International Falls could easily be called The Loneliness of the Long Distance Stand Up Comic, given its honest portrayal of a touring comedian who visits the ice box of America to give his final performances. Tim (Rob Huebel) is the full time comic, and self-described failure of the art form, who visits the endlessly frozen town of International Falls, Minnesota – a town devoid of waterfalls, and only notable for bordering on a river that divides America and Canada. Upon arrival, cursing the ridiculousness of the cold, he checks in at a sleepy little hotel and meets tired booking clerk and wannabe comedian, Dee (Rachael Harris). Dee’s life frustrations are allowed to flourish in a town that appears to be devoid of life, with its inhabitants seemingly unaware of the inherent irony of the towns apparent catch cry they routinely spout off to visitors ‘once you come, you’ll never want to leave’. Together, Tim and Dee find a vodka-fuelled bond together, providing comfort and solace for each other in a cold town.

If this sounds bleak and desolate, as if it’s possibly some kind of comedian-esque snowbound version of A Star is Born, then rest assured, this is not that film. Instead, this is a downright hilarious, yet eagerly heart-warming film about two people who find each other at transient moments in their lives. Dee has discovered that her husband, Gary – a pathetically feckless, yet still oddly endearing character, brought to life via a wonderfully odd performance from Matthew Glave –, has been cheating on her. Tim, on the other hand, is in the midst of separating from his wife, eternally trying to connect to his son via long distance phone calls, but is continually shut down by his ex.

International Falls is written by Thomas Ward, who pulls from his real life experience as a touring comedian and in turn, brings a level of authenticity and lived in humanity to the script. He’s well aware of the perceived celebrity that comes with the role of being a working, touring stand-up comedian, and strips all that sheen and glamour away, creating a narrative that works to remind while stand-up comedians have the power of the stage behind them, they are still just regular human beings who have regular human problems. The artifice of comedy doesn’t take away what it means to be an emotional person, even though Tim attempts to use comedy as a way of pushing down his ever increasing depression.

While the natural desire of a story like this might be to focus on the character of Tim, director Amber McGinnis recognises the wealth of humanity and relatability to a character like Dee. We’ve seen the male stand-up comedian before, but we so rarely get to see a story about a frustrated wife and mother of two yearning for her second wind and have the life she’s always wanted. As an odd comparison, International Falls would make a perfect companion film to Isabelle Huppert’s Things to Come – both are stories about women who, with every step they take, they further their own lives for themselves, never allowing others to drag them down and kick them off course from where they want to end up. Dee is an aspirational character, one who dreams of her own future, and it’s through that desire, and through Rachael Harris’ effectively grounded and natural comedy, she becomes a wonderfully inspirational character.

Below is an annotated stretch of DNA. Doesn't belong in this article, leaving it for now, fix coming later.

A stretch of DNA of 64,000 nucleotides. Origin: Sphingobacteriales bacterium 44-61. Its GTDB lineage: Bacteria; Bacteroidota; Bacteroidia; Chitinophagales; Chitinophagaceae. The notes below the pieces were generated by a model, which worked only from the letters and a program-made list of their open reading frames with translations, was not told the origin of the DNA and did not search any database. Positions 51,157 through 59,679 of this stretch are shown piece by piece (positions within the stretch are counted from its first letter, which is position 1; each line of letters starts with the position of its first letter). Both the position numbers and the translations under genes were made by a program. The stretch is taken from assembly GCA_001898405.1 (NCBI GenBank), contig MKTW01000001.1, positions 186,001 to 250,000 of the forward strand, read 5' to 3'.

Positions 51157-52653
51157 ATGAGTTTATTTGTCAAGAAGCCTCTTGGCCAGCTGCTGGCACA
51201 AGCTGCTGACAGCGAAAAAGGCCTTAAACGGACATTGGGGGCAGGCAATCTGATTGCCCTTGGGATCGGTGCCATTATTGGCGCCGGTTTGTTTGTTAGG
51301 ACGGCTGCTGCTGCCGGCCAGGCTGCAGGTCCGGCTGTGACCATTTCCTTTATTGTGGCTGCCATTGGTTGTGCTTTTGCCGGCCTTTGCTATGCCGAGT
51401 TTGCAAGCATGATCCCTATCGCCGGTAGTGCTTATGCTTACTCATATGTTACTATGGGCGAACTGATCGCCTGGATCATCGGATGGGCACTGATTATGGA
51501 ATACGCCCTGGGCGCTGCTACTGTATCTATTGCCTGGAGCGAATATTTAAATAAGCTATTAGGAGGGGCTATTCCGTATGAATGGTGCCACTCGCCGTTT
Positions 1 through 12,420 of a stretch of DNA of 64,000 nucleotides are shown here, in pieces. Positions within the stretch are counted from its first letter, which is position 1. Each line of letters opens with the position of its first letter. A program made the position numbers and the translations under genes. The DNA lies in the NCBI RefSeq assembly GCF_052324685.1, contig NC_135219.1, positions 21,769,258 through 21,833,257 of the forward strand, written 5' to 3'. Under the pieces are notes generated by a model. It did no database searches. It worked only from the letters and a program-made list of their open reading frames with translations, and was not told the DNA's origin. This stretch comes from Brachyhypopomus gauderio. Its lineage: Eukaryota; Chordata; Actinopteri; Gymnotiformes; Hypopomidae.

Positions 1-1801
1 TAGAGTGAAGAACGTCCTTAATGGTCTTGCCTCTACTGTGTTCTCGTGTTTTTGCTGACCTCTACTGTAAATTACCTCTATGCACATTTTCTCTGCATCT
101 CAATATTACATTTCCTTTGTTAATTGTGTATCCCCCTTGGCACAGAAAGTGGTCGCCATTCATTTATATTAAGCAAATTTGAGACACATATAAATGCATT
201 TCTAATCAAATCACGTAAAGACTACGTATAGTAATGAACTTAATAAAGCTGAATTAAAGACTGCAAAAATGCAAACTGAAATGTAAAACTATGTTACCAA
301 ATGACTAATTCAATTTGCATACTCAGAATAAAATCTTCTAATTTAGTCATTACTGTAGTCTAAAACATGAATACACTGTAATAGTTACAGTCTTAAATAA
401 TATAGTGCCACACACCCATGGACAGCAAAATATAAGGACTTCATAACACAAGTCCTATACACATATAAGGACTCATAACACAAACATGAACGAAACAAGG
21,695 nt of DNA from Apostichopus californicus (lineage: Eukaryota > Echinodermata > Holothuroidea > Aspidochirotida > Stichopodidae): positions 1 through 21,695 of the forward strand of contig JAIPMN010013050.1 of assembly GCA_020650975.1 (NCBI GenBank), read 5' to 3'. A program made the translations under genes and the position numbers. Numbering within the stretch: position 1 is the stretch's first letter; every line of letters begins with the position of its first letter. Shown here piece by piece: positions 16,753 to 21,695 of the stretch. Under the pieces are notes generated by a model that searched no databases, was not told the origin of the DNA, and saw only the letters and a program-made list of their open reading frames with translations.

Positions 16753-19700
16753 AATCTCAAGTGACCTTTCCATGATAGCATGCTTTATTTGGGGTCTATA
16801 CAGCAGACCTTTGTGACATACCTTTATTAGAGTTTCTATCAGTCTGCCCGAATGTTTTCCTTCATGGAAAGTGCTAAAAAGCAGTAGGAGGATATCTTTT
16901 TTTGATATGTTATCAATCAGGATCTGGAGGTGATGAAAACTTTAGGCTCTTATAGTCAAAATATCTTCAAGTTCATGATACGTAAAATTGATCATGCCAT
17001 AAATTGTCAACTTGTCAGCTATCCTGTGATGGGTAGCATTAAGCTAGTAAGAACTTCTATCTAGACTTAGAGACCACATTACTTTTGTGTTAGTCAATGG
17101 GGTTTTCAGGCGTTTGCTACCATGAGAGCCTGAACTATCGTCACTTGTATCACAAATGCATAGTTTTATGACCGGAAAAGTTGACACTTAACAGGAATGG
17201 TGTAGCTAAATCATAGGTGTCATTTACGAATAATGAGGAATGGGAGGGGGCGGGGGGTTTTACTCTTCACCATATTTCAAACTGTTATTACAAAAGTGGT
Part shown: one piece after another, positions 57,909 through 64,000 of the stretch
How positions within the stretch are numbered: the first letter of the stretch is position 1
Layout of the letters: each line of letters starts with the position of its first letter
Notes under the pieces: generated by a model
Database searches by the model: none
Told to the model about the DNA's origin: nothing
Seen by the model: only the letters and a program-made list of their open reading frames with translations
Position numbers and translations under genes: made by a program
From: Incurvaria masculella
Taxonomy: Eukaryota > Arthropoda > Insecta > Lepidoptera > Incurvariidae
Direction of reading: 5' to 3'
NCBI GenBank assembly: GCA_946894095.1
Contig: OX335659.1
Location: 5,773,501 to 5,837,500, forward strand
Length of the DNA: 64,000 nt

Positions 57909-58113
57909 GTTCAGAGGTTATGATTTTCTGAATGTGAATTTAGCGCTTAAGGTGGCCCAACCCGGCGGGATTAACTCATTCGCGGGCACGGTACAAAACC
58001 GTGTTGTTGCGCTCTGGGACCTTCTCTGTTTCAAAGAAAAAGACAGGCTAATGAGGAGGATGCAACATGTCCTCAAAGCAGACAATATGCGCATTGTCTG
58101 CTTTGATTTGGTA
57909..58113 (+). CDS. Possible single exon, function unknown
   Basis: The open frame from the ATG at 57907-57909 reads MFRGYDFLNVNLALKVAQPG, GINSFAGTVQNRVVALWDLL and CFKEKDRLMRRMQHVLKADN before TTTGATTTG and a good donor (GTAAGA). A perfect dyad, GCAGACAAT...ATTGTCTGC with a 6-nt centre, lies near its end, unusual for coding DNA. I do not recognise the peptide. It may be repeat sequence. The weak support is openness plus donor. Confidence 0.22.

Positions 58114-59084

As I watched International Falls, I was surprised by the performances from Rachael Harris and Rob Huebel – not because their previous work hadn’t been any good, but more that they have simply never been afforded the opportunity to create characters that utilised their deep comedic talents, while also being true to life, off-the-street, genuine feeling people. There’s not a manufactured bone in the body of this warm, and beautifully tender film. Sure, there’s a wealth of dick jokes, and Huebel’s Tim carries that trademark Rob Huebel obnoxiousness at times, but by revealing the day to day struggle of Tim, McGinnis and Ward help provide context for the jokes that a comedian says on stage. As for Dee, her desire to break through the monotony of her life, and to recognise the breakdown of her marriage, helps foster a ‘no bullshit’ attitude that leads her to a finale that has one heck of a barn burning comedy set. The energy and vibrancy that both Harris and Huebel share together is refreshing – they’re clearly relishing the time they have with the characters, and even though they’re filming in freezing temperatures, the warmth of two people bonding and caring for each other cuts through like you wouldn’t believe.

Look, I know that reading a review like this makes it sound like International Falls is like every other American indie film out there, and that the words about it feeling genuine, and it being genuinely comedic, make it seem like it’s no different than every other dramedy out there, but darn it there’s more to this film than that. There are surprises galore, with performances, writing, and direction, that all combine together to create a genuine treasure of a film. This is the sort of film that’ll stick with you for a long while, and on those days when you’re toiling at home doing some menial task, it’ll pop up in your mind and you’ll think of how good Rachael Harris is, and how empathetic Rob Huebel can be, and as you attempt to fold that fitted sheet, you’ll smile and be grateful that you spent time with International Falls.

Director: Amber McGinnis

Cast: Rachael Harris, Rob Huebel, Matthew Glave

Writer: Thomas Ward